Home > Pathogen removal in activated sludge

Pathogen removal in activated sludge

April 1, 2010

Understanding the log reduction potential of individual elements in waste water treatment trains is typically poor...

Project 2001 - Quantification of pathogen removal in activated sludge treatment (Water Futures)

A comprehensive understanding of pathogen reduction across the treatment train is required to understand the pathogen reduction risk of various treatment trains. Unfortunately, understanding the log reduction potential of individual elements in the treatment train is typically poor. Consequently, log reduction credits attributable to treatment systems may be far more conservative than the actual system performance. This project is providing information on pathogen removal performance through an activated sludge plant (ASP), including an assessment of the performance during "upset" plant conditions. To achieve this, a pilot plant facility has been established at the Eastern Treatment Plant in Melbourne, Victoria.

The project consists of two tasks: (i) a literature review on pathogen and indicator reduction by activated sludge plants, including an additional report to collate and analyse Australian data sets for pathogen and indicator removal by ASPs; and (ii) using a pilot scale ASP to determine the usefulness of indicators for Cryptosporidium reduction by ASP. The literature review has recently been updated and will be available soon. Key recommendations from the literature review were factored into the experimental plan. The first phase of the experimental work at the pilot plant has been completed, and the final report is currently being prepared.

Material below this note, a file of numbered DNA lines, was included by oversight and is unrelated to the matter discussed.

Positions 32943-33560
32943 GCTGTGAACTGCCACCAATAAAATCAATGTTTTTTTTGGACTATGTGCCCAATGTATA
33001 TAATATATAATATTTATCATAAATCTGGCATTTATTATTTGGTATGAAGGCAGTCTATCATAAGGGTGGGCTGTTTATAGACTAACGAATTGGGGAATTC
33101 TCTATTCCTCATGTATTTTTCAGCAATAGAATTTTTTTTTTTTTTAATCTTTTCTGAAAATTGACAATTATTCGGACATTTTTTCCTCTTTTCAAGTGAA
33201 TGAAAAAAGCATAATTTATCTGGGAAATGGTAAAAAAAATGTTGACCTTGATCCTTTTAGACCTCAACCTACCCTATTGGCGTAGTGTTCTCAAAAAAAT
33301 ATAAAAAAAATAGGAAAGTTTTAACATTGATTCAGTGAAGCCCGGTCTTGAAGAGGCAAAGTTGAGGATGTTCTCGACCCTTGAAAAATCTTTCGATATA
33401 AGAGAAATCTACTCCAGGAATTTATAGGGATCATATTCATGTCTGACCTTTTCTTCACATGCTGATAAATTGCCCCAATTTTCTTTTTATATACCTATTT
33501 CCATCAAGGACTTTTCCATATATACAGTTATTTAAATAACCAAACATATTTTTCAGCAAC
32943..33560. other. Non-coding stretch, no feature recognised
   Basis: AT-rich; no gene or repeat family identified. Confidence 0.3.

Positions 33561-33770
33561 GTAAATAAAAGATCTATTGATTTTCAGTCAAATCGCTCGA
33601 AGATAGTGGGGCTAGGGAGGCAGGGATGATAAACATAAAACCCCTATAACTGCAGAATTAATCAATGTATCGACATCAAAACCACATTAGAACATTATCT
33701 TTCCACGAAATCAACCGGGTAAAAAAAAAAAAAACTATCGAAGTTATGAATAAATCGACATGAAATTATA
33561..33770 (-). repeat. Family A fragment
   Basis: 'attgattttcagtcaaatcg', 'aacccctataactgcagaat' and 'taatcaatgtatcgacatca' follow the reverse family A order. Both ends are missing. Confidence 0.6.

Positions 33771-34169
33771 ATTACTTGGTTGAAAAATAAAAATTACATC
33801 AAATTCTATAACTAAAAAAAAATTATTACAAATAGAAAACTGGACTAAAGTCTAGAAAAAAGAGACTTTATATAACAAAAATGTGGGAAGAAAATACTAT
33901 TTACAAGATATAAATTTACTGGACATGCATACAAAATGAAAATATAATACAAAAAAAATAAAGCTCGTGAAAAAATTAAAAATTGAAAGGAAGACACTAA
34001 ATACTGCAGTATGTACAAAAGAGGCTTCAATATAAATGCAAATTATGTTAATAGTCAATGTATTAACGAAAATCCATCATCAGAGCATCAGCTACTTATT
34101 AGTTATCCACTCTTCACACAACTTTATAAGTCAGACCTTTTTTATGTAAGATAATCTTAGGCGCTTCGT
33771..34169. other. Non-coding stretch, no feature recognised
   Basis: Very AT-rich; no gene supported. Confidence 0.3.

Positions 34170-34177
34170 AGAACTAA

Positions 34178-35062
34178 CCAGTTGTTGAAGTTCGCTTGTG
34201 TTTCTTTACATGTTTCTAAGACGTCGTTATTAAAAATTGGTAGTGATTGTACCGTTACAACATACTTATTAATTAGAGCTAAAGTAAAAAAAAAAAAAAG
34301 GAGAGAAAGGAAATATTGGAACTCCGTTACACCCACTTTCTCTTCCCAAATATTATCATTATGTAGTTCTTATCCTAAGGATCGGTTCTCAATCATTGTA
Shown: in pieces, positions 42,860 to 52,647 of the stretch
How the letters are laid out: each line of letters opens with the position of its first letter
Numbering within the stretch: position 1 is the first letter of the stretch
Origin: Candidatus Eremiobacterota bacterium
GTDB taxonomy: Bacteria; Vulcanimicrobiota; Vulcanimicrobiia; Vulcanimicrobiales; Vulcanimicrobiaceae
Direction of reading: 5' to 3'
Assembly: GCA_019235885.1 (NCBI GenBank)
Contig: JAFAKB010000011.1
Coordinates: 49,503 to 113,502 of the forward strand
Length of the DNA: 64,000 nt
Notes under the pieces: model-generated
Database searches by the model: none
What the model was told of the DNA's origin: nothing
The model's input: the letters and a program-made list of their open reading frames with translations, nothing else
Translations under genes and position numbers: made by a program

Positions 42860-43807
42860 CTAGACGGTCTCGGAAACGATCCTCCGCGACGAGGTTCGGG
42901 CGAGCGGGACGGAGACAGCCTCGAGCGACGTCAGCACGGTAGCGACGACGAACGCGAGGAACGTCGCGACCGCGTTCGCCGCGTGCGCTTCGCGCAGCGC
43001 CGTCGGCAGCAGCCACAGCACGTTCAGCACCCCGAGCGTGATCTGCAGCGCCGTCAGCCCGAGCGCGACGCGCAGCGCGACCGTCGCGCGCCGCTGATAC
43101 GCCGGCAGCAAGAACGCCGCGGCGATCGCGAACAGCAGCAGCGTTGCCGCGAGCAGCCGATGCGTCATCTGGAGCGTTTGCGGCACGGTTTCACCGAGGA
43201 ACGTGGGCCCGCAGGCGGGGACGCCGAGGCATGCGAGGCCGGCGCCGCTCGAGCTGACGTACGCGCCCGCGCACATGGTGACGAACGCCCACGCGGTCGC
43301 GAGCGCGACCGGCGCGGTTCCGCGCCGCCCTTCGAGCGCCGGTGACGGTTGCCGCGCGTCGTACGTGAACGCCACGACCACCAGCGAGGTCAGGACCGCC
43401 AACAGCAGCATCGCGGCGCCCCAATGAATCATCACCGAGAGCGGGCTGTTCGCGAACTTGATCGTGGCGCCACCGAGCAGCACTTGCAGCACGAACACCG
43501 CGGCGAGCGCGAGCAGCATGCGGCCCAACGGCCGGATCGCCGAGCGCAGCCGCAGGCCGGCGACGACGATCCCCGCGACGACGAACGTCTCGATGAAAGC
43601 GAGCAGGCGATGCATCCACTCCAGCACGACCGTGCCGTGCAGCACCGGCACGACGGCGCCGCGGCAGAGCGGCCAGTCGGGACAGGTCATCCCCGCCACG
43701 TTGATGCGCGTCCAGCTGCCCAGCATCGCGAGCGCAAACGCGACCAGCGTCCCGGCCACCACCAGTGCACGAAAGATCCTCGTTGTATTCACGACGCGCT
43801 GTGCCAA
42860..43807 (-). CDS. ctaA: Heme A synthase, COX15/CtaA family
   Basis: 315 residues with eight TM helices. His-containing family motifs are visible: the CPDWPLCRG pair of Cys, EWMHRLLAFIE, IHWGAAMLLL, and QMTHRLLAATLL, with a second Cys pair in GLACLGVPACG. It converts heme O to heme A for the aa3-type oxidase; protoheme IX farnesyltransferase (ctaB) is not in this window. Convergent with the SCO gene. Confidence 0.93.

The range of log reduction values collected from the literature and the experimental program were remarkably consistent. For the 3 major pathogen groups (i.e. viruses, bacteria and protozoans) the log reduction value ranges were 1.0-2.9, 1-2.8 and 0.5 – 2.3 log10, respectively. This project was predominantly funded by the Victorian Smart Water Fund (SWF), and the project team has recently secured additional SWF funding to continue the pilot plant work at Eastern Treatment Plant during 2010.